Main Content

Classroom & Coursework

Each course taught in the Ranch Management Program is designed and instructed in a manner that allows a student to apply the knowledge that he or she has gained.

Classes are taught from course syllabi that are based on real-world, applied techniques and information that has been proven economically feasible in the industry.  These syllabi are continually updated to provide the most current, up-to-date information available from the field.


Ranch Operations and Development (RAMA 30102)

Planning and design of fences, corrals, and buildings for the care and protection of livestock.  Economical evaluation of facilities and equipment to provide ethical treatment and care of livestock.  Methods of livestock identification, dehorning, castration, and control of external parasites.  Development of basic skills to implement animal husbandry practices.  Design and budgeting of capital improvements.

Soil and Water Conservation (RAMA 30403)

Management of natural resources pertaining to the ecology of soil formation and development.  Soil characteristics that affect economical production of crops.  Soil and water conservation.  Local, state, and federal conservation agencies and their functions.  State and federal agency assistance programs for conservation practices.  Student prepared coordinated conservation plan implementing economical and ecologically sound management practices.

Management Plan Capstone Course (RAMA 40101)

Prerequisites: Must successfully complete the entire fall semester of Ranch Management coursework with a semester GPA or 2.0 or greater, which includes RAMA 30102, 30403, 40103, 40303, 50503, and 50603.  Co-requisite courses – must remain in good standing with the Ranch Management Program and be enrolled in the complete spring semester of Ranch Management coursework.  These courses include RAMA 30703, 40112, 40313, 40903, 50213, and 50803.  The capstone for the TCU Ranch Management Program requires students to apply knowledge and principles explored through all of their other coursework and learning activities.  Students will design a complete ranch business management plan on an existing ranch land resource and inventory will be used to design and develop a business management plan for two separate enterprises:  (1) cow/calf operation and (2) a stock operation.  The plan should incorporate principles that are sound on both an ecological basis and economical basis, while conserving and improving the ranch land resource.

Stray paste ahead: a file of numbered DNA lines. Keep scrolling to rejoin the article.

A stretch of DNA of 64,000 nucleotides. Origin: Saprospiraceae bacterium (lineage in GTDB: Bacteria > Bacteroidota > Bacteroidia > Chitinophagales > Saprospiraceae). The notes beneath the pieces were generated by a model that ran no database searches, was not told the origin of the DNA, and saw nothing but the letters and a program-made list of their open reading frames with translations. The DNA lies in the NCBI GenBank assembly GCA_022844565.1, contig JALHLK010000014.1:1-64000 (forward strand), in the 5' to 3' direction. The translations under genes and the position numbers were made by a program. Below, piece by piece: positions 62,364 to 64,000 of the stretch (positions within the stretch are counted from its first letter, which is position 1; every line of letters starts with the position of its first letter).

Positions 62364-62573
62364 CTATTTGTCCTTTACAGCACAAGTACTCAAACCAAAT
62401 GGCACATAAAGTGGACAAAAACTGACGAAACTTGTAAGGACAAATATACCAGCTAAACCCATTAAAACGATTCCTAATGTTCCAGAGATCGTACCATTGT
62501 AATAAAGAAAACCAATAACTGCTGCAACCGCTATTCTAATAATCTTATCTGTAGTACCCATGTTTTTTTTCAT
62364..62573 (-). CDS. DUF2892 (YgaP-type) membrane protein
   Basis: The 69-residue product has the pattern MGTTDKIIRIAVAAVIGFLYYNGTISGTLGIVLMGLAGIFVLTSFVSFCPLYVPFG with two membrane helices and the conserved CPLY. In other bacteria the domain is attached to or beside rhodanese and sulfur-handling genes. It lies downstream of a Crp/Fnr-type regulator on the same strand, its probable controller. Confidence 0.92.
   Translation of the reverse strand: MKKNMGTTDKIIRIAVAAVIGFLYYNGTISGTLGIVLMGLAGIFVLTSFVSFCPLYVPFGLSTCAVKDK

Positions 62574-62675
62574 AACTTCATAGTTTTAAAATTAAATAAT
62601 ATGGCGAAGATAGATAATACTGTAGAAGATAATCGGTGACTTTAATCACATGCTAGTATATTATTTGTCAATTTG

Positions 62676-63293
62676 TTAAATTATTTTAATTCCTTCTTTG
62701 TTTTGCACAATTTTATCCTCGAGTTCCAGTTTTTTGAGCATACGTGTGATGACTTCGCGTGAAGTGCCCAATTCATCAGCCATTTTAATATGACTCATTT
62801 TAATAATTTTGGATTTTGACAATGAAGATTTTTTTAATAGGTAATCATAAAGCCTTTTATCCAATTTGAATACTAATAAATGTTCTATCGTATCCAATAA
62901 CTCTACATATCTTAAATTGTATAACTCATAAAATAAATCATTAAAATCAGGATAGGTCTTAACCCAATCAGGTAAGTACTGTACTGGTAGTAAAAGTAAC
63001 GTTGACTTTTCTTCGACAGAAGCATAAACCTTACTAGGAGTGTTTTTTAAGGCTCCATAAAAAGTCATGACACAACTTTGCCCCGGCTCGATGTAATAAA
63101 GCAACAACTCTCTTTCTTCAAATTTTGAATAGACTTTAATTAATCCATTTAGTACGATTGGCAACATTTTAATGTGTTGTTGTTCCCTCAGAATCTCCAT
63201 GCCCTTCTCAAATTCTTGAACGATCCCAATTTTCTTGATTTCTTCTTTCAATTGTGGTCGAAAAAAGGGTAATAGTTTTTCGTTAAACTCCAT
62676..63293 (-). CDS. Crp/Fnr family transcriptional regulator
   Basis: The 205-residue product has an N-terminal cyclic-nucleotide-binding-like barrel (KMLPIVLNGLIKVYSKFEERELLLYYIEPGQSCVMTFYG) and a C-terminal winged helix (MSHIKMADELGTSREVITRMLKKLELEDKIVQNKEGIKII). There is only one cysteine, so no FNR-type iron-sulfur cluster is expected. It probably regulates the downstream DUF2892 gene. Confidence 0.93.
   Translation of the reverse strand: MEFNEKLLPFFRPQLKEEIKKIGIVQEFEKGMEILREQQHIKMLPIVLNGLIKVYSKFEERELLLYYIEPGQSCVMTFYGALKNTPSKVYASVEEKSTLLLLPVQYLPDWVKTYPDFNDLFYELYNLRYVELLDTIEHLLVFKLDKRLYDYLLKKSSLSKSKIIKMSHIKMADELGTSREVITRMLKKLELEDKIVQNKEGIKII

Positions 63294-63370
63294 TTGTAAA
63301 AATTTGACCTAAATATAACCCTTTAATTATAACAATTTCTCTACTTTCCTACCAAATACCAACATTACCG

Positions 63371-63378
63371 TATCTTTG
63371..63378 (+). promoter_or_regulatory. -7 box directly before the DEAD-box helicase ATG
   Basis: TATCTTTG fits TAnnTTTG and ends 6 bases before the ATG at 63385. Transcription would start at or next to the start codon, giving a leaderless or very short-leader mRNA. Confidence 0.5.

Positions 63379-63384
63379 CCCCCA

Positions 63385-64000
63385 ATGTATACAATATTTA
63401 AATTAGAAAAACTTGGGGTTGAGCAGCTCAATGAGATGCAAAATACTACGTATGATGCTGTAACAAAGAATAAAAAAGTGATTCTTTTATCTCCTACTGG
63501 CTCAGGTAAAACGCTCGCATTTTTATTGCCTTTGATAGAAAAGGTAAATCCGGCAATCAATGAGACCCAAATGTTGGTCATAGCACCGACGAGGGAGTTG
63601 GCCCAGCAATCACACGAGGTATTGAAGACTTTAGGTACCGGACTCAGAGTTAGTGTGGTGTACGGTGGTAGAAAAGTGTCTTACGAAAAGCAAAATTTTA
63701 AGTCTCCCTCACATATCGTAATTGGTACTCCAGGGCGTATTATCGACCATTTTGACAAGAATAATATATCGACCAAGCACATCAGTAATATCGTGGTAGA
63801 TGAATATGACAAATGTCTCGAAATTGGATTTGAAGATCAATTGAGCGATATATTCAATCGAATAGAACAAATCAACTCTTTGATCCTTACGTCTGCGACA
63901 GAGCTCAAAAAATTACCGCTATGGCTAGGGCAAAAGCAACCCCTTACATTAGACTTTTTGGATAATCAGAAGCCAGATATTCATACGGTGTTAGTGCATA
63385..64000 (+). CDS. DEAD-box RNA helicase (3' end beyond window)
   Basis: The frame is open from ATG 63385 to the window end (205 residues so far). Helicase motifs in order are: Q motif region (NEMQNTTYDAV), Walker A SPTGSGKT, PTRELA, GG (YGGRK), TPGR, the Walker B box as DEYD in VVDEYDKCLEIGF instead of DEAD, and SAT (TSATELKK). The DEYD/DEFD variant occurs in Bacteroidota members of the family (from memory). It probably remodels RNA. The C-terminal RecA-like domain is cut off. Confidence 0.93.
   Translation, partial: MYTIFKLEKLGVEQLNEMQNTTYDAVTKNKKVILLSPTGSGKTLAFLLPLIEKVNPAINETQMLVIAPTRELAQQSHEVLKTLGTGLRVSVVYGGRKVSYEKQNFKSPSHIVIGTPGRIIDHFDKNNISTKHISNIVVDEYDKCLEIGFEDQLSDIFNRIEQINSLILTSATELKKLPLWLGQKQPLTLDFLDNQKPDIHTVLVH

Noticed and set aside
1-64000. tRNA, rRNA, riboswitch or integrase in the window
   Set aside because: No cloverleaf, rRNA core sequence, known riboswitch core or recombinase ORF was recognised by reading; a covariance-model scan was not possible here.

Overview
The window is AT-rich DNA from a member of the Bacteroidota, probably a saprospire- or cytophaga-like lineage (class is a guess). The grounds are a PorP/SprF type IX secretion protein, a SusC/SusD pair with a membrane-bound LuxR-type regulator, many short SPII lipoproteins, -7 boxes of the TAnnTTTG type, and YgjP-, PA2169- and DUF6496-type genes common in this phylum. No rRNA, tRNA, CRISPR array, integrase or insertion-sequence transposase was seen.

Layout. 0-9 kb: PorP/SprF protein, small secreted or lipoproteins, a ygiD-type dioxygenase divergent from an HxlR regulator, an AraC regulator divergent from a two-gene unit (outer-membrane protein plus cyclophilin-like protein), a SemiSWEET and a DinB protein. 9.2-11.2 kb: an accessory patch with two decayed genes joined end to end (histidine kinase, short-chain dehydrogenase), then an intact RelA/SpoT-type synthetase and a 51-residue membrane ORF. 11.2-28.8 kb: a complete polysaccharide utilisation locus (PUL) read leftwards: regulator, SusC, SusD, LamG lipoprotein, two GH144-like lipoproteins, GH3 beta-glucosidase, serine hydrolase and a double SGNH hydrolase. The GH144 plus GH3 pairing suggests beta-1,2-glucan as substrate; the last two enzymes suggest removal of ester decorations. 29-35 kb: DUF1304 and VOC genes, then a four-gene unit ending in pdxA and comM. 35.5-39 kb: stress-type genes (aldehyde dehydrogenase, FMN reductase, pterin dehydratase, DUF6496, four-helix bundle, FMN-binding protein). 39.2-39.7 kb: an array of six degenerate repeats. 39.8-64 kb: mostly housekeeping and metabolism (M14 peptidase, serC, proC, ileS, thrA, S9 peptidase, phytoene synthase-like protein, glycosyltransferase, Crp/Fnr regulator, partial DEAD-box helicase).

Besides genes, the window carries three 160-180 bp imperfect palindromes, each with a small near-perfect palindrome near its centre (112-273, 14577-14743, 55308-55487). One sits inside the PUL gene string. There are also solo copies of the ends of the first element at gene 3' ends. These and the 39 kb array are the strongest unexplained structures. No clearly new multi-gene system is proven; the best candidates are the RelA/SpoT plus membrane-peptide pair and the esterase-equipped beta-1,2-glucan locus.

Due to the nature of the course, as it pertains to the TCU Ranch Management Program, it is important to remind all that if a student does not successfully complete this course, RAMA 40101, with a grade of C or higher, that student will not successfully complete the TCU Ranch Management Program, and therefore, will not receive the Degree or Certificate of Completion in Ranch Management.  There will be no make-up assignments or extra credit projects in this course.  Additionally, there will be no late management plans accepted and there will be no resubmissions of management plans; the Management Plan Capstone course, RAMA 40101, CANNOT be repeated.

Beef Cattle Production (RAMA 40103)

Economics of beef cattle production enterprises.  Selection of breeding cattle based upon evaluation of available natural resources, analysis of production records, and visual appraisal for economically important traits.  Breed selection for the environment where cattle are to be produced.  Analysis of reproductive efficiency, ability to gain weight, and carcass value to enhance marketing opportunities domestically and internationally.  Selection of breeds for crossbreeding based upon economically important breed characteristics.

Animal Health Management (RAMA 40303)

Anatomy and physiology of cattle.  Economically important management practices that address prevention and treatment of disease.  Establishment of vaccination programs for the development of immunity against specific infectious diseases.  Treatment of infectious and noninfectious diseases of cattle, control of internal parasites, bovine toxicology, and ethical treatment of livestock.  Diseases of livestock that are involved in international markets.  Proper techniques in basic veterinary skills and use of equipment.

Range Management (RAMA 50503)